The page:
The place we've been shooting at as seen from the outside, an old petrol station that's been converted into a studio.
Due to budget limitations we spent the first day finding a solution for how to do the camera movement from the house on the island out into the sea past the icebergs. Øystein and Stian set up the dolly with the Red camera hanging on it. At the end of the day we all had to admit that it was impossible to get a steady movement with the 15 kg heavy RED camera dangling forth and back.
The following morning they arrived with a good solution. We used a dolly with a crane on which we fixed the RED camera upside down.
This proofed to be a great solution since at last we were able to do a smooth tilt movement from the house on the hill down into the sea past the icebergs.
Øystein and Stian created lighting that ranged from bright morning light to overcast sky to snowstorm to moonlit night to stormy night. Also, we had one shot in which we captured a time-lapse from night to day.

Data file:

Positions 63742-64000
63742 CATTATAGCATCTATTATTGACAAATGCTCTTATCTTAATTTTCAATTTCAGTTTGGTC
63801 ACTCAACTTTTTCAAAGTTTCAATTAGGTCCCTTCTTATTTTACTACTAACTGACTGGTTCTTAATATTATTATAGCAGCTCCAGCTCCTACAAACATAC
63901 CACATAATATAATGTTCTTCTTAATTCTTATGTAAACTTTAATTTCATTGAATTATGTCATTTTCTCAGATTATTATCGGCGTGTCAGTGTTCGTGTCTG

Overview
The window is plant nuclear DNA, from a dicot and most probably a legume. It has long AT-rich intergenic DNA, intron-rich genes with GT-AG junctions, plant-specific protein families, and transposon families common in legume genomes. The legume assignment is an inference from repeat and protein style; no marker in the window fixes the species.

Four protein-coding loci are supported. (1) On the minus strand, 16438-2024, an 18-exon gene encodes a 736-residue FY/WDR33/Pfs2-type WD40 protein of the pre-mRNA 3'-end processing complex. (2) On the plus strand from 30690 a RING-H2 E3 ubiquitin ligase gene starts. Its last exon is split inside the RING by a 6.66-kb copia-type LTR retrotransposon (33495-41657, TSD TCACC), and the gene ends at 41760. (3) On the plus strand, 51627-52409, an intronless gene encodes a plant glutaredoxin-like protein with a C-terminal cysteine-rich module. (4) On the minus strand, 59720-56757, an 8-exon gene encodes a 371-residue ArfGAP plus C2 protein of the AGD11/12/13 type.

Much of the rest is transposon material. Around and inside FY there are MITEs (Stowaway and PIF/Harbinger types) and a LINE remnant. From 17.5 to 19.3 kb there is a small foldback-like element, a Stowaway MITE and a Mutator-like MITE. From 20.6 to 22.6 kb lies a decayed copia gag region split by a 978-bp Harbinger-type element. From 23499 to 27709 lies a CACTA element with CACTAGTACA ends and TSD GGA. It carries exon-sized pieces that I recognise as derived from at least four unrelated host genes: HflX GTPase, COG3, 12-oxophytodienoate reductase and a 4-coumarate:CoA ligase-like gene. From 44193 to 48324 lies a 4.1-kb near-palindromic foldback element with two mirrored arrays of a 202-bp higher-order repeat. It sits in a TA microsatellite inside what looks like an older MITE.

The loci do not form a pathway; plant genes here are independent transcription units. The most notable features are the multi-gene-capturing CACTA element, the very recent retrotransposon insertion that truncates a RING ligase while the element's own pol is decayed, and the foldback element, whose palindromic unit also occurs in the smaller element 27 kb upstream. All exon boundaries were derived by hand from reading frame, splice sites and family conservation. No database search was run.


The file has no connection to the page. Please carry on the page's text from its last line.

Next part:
Me placing the moon.
Sometimes we had to cheat a little in order to achieve my vision. In the shot below, for example, we had to place the island lower than the sea in order to get the right angle for making the icebergs appear more epic.
In post production, I'll be digitally painting and animating snowflakes and textures as well as adding footage of sky, mist and clouds. Also, I'll be blurring parts of the footage according to weather conditions in each shot. In mid September we'll finally be shooting the last part, the remaining exterior shots and the interior miniatures. In the meantime, I'll be continuing with editing and post production.